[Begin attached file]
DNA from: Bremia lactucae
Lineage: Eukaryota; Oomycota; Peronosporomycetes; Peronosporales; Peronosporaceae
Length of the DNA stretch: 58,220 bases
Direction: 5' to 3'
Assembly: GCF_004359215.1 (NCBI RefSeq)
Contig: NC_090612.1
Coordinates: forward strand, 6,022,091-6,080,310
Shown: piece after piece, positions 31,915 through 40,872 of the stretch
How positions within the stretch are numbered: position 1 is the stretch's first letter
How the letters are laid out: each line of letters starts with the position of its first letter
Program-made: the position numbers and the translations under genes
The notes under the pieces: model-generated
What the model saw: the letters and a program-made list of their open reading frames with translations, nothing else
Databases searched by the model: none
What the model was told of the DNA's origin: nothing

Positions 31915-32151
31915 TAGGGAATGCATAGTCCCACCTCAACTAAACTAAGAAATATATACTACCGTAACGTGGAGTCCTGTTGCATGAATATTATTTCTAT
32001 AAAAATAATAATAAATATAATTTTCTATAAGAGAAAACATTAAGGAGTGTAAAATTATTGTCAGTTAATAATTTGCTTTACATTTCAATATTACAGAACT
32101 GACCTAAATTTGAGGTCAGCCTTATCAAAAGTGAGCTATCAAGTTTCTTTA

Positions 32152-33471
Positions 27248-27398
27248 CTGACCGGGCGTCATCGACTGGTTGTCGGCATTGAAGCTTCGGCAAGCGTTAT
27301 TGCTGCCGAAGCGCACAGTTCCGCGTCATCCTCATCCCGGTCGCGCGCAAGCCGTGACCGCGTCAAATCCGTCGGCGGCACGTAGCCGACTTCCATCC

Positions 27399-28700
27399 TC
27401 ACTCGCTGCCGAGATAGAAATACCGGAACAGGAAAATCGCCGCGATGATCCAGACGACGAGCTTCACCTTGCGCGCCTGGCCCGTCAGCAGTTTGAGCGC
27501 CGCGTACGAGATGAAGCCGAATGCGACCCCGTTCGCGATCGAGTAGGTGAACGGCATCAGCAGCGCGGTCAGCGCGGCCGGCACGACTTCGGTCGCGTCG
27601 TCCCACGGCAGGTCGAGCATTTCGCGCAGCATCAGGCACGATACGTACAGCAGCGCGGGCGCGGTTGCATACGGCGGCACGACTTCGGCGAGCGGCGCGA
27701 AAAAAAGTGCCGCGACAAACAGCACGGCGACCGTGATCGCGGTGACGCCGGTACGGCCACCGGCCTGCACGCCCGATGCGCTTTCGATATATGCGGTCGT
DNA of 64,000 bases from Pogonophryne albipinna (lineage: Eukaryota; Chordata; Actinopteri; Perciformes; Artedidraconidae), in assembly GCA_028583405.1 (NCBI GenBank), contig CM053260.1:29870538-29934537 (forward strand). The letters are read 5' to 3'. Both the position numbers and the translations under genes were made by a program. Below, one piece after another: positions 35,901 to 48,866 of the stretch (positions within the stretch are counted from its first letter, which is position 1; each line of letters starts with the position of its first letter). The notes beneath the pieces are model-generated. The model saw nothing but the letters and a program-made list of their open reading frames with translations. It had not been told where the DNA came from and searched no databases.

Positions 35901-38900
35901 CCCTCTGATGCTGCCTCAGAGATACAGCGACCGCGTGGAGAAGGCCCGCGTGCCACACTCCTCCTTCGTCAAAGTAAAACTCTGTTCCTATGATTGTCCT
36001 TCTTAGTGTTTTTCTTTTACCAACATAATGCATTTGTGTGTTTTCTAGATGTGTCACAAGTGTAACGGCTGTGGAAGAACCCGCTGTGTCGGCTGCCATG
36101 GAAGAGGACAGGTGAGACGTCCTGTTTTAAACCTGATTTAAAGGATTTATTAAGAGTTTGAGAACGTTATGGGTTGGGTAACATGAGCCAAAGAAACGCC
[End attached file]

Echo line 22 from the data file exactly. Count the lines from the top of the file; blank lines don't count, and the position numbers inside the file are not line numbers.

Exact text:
27248 CTGACCGGGCGTCATCGACTGGTTGTCGGCATTGAAGCTTCGGCAAGCGTTAT